Gt. Salt Lake city,
August 15th, 1866.
Col. Thos. S. Smith,
St. Thomas, on the Muddy.
Your letter of the 1st instant has just reached me, and I am glad to hear from that of your prosperity and welfare and the good crops that you have raised. The Lord has visibly blessed your labors and given you great success, which I trust be continued by unto you by you all living before the Lord in such a way that you will not be unworthy of his favor. The friendly feelings of the Indians you will do well to encourage, as you say that you have been doing. The most of the Indian difficulties that <have> occurred might <have> been avoided, if the Whites had only been wise. The wrong-doing of one man, through hastiness of temper, or from a disposition to commit injustice, will frequently involve a community or a nation in trouble and bloodshed. Among us this should carefully shunned. We must treat them with charity, never forgetting their origin and the promises of the Lord respecting them. To descend to their level, and treat them as they would us, is entirely unworthy of men professing to be Latter-day Saints. With the exception of the renegades composing Black Hawk's band, the Indians up here all express a strong desire to maintain peace.
We have had a number of heavy rains which, though very welcome in many respects, have damaged grain and hay to some extent. Crops of all kinds are very heavy this season in all parts of the Territory.
Peace prevails in the City. There are but few troops; but plenty of lawyers. Capt. Hooper reached home on the 11th inst. in good health and spirits, accompanied by Maj. Gen. John E. Smith, the newly appointed U. S. Assessor of Internal Revenue for this Territory.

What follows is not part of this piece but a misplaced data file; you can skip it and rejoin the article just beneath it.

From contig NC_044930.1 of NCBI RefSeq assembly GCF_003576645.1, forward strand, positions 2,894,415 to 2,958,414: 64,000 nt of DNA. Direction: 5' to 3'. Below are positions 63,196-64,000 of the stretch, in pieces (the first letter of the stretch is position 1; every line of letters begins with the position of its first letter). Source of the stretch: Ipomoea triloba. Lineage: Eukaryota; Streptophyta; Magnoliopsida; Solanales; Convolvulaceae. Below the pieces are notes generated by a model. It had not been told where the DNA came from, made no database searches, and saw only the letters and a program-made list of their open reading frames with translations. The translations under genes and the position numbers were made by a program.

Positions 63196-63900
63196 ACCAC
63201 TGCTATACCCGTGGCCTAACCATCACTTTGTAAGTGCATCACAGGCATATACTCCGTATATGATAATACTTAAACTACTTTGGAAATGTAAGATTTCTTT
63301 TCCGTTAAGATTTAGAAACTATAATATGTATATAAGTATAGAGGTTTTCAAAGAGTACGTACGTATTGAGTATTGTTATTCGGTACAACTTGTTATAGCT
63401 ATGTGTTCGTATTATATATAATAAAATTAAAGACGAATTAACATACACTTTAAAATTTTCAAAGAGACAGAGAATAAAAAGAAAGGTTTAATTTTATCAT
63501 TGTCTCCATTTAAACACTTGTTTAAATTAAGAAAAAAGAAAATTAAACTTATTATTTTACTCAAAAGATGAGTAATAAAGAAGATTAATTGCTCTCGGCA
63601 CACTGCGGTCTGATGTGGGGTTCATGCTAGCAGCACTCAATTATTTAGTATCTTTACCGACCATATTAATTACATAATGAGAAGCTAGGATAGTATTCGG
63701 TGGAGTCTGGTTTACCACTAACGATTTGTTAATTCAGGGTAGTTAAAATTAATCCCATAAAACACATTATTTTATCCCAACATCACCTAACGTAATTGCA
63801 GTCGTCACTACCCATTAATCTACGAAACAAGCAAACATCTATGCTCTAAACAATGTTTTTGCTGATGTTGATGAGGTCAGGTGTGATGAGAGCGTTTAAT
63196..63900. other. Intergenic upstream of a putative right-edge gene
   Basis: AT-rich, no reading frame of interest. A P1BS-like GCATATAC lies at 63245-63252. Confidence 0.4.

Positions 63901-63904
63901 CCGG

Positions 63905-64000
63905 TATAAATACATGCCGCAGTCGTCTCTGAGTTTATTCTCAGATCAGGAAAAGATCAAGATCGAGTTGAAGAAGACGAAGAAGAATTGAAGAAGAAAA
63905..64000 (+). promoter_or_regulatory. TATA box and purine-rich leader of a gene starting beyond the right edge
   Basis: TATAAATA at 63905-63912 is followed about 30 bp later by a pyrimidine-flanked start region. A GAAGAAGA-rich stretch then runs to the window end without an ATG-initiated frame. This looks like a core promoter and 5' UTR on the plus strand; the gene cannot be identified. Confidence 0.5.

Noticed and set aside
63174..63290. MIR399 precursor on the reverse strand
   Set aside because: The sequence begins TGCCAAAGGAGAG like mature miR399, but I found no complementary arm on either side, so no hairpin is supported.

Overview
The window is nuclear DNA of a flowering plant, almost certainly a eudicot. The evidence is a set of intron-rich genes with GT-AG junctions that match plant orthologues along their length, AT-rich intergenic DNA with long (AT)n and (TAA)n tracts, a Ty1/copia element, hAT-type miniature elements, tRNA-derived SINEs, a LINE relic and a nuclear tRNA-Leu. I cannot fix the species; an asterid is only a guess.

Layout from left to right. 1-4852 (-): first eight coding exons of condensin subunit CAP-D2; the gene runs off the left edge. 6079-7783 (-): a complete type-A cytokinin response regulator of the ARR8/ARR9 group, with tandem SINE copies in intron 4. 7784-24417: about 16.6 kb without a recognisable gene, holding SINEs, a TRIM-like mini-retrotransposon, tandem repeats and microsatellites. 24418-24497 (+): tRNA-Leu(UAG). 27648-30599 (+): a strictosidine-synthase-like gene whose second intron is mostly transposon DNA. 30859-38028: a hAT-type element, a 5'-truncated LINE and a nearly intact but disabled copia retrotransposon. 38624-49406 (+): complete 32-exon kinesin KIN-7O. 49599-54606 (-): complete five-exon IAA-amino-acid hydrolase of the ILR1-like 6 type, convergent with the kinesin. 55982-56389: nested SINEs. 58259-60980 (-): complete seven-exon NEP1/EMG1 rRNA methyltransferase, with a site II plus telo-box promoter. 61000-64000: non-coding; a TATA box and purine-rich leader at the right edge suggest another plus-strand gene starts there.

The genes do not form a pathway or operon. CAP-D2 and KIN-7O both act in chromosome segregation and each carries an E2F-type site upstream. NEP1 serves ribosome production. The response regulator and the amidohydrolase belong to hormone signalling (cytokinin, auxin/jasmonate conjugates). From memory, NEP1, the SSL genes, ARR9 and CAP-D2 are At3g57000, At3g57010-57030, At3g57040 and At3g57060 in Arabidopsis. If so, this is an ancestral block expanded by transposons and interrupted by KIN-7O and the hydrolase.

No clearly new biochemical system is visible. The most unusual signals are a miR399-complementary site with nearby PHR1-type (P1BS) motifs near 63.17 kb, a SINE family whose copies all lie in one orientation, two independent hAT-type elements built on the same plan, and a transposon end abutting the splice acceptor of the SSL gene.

Kanosh was in the Office this morning with Dimick Huntington. He says that the Piedes tell him that <the> sons of the Navajoe Chief who was killed at the time the two Berrys and the woman were killed are raising the tribes to make a descent upon our Settlements. They expect to have six thousand Indians and in about six weeks to clean the Settlements out from St. George to Beaver. This is an Indian story, still it should not be neglected. The work of arranging for the defence of the Settlements should be pushed forward, and no pains should be spared in making every thing secure. Your Settlements are small and you will not have, therefore, so large a fort to build to secure yourselves and families. Do everything that you can to preserve yourselves, families and stock from the depredations and attacks of the red men. At the Fall Conference we will try and raise you the needed help to strengthen your Settlements, and make you secure.
With love, and praying the Lord to bless you and all who are with you